The ICC is by no means a perfect institution, and many have raised legitimate concerns about its judges, procedures, and choices since its establishment, including multiple US administrations. Yet, as others have already explained, Trump’s order is deeply problematic on its merits for myriad reasons. (See previous IntLawGrrls and Opinio Juris posts.)  It is also consistent with the Trump Administration’s anti-pluralist and anti-institutionalist populist approach to international courts and tribunals. (See my forthcoming piece in the Maryland Journal of International Law.)  What the complaint now adds, is a clear demonstration of the Executive Order’s chilling effect on public debate about the ICC and critical engagement with its work, as well as its hindering of efforts to improve both the court and the quality of international justice. 

Following designation of ICC Prosecutor Fatou Bensouda and another high- level court official, Plaintiffs allege they reconsidered or abandoned activities like participating in initiatives to improve the ICC’s functioning, training civil society and victims’ rights groups on effective engagement with the Office of the Prosecutor and the ICC, providing advice to the Prosecutor on issues relevant to children and armed conflict, submitting amicus curiae briefs in cases involving alleged atrocities around the world, and attending conferences bringing together scholars and professionals on topics involving international justice and the ICC.  Further, their concerns about potential civil and criminal liability have kept them from signing statements critical of the US Administration’s stance toward the ICC, as well as writing or publicly commenting on the ICC’s work. Plaintiffs argue this chilling effect, on a remarkably broad range of activities, violates their First Amendment rights to free speech.

It is the Executive Order and implementing regulations’ ambiguities that are at fault. What does it mean to “materially assist” a designated person? Is providing advice about whether the detention and mistreatment of children during the war in Afghanistan constitutes a crime against humanity a violation of the Order? What about filing an amicus brief in a case involving a US ally? Is participating in a process to strengthen the technical capacity of the Office of the Prosecutor, or working with victims’ groups a violation of the Order?  And what exactly is a “foreign person”? Does it include dual nationals? Without further clarification, Plaintiffs – and the rest of us – are left in the dark about possible designation and subjection to civil and criminal penalties. They also result, Plaintiffs allege, in no notice as to what conduct is covered, permitting potentially arbitrary enforcement of the Executive Order, in violation of their Due Process rights under the Fifth Amendment.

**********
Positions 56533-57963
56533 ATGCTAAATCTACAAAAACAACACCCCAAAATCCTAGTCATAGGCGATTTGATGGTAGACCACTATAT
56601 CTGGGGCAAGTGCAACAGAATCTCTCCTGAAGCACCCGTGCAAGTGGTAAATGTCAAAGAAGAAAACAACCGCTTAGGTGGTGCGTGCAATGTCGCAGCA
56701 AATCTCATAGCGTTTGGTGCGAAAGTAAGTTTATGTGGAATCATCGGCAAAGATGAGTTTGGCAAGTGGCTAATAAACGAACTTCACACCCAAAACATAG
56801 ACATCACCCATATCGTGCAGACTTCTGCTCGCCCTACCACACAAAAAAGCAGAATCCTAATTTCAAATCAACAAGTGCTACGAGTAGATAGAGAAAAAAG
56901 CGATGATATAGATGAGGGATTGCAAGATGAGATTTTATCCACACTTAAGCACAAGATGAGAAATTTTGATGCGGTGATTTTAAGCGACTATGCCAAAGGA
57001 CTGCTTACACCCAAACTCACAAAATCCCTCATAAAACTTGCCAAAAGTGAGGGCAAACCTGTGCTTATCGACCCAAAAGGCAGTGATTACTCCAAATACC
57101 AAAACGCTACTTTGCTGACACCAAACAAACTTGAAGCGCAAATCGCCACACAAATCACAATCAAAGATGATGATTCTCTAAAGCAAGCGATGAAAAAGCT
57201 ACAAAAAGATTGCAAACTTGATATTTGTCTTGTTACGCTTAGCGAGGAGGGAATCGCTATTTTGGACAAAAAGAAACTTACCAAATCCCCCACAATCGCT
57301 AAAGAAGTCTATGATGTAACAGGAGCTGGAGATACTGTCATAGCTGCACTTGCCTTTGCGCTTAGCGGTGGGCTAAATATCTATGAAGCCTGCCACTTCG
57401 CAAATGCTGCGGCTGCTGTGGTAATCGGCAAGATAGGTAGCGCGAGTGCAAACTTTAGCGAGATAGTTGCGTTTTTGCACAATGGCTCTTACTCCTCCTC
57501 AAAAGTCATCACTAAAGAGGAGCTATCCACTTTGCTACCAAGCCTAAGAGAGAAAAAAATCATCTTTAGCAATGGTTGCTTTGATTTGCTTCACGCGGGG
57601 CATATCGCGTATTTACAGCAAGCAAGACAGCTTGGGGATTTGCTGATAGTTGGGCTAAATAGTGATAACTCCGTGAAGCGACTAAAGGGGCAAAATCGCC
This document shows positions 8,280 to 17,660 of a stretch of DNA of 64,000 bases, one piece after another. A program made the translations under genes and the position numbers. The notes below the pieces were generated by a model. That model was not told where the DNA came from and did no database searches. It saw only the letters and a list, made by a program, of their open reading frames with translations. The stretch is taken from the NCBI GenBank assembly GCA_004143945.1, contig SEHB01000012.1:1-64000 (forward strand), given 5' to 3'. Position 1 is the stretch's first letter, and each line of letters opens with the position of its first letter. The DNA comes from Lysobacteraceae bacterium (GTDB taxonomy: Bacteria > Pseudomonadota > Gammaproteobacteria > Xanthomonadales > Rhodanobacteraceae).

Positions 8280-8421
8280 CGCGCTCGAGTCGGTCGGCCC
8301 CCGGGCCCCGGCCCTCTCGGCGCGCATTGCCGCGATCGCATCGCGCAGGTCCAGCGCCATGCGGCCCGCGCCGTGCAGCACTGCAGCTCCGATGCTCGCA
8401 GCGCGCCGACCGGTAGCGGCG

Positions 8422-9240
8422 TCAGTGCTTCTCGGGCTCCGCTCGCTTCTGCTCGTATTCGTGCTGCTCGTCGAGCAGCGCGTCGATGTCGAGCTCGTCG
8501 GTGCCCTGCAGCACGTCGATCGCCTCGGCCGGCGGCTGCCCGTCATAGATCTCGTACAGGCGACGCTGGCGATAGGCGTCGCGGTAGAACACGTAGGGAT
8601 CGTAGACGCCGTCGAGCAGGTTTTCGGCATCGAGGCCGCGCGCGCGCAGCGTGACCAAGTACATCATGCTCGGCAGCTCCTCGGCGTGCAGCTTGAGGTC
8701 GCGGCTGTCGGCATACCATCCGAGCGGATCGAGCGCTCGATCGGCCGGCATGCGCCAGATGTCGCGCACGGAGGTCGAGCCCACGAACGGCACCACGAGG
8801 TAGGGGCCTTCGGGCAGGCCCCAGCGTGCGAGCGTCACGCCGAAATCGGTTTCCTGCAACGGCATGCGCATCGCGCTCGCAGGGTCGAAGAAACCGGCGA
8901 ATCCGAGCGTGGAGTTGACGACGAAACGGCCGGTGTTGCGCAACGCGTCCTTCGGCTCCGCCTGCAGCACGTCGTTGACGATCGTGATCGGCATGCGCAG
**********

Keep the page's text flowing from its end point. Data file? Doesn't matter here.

As remedies, Plaintiffs seek declaratory relief that the Executive Order and regulations violate the First and Fifth Amendments, are ultra vires to the IEEPA and violate the APA. They request preliminary and permanent injunctions prohibiting Defendants from designating them under the Executive Order or regulations, or enforcing the IEEPA’s civil and criminal penalties against them.

As IntLawGrrls readers undoubtedly know, this is not the first time that the Trump Administration has sought to undermine an international adjudicative body, rather than engaging in meaningful and substantive reform efforts.  Others include boycotting sessions of the Inter-American Commission on Human Rights, threats to defund it, and failing to support its own candidate for election,[1] as well as continuous blocking of appointment to the WTO Appellate Body’s Dispute Settlement Body Appellate Body, risking its collapse.[2]  What distinguishes this particular action is its chilling effect on free debate and discussion, through the possible use of civil and criminal penalties against academics, advocates, and non-governmental organizations.

We should all pay attention to what happens next.

 


[1] See Doug Cassel, “Human Rights, Diplomatic Wrongs,” Harv. Int’l L. J., https://harvardilj.org/2019/04/human-rights-diplomatic-wrongs/. Editorial Board, “An Abdication on Human Rights,” N.Y. Times (Mar. 27, 2017),
https://www.nytimes.com/2017/03/27/opinion/an-abdication-on-human-rights.html?searchResultPosition=5.

 [2] “United States Continues to Block New Appellate Body Members for the World Trade Organization, Risking the Collapse of the Appellate Process,” 133 Am. J. Int’l L. 822 (2019)

Go On! Climate Change and Cultural Extinction: A Human Rights Crisis

Photo credit: UNICEF/Akash

The negative impacts of climate change on the enjoyment of cultural rights — along with the positive potential of cultures to serve as critical tools in responding to the climate emergency — must be placed on the international agenda. A cultural rights perspective is a critical component of the holistic approach needed to respond to catastrophic climate change.

To address these issues, an inter-disciplinary panel will convene in a side event / webinar via Zoom on 21 October co-hosted by UN Special Rapporteur in the field of cultural rights Karima Bennoune and the Human Rights Program of the Roosevelt House Public Policy Institute at Hunter College in New York. The following day, the Special Rapporteur will present her pathbreaking new report on climate change and cultural rights to the UN General Assembly.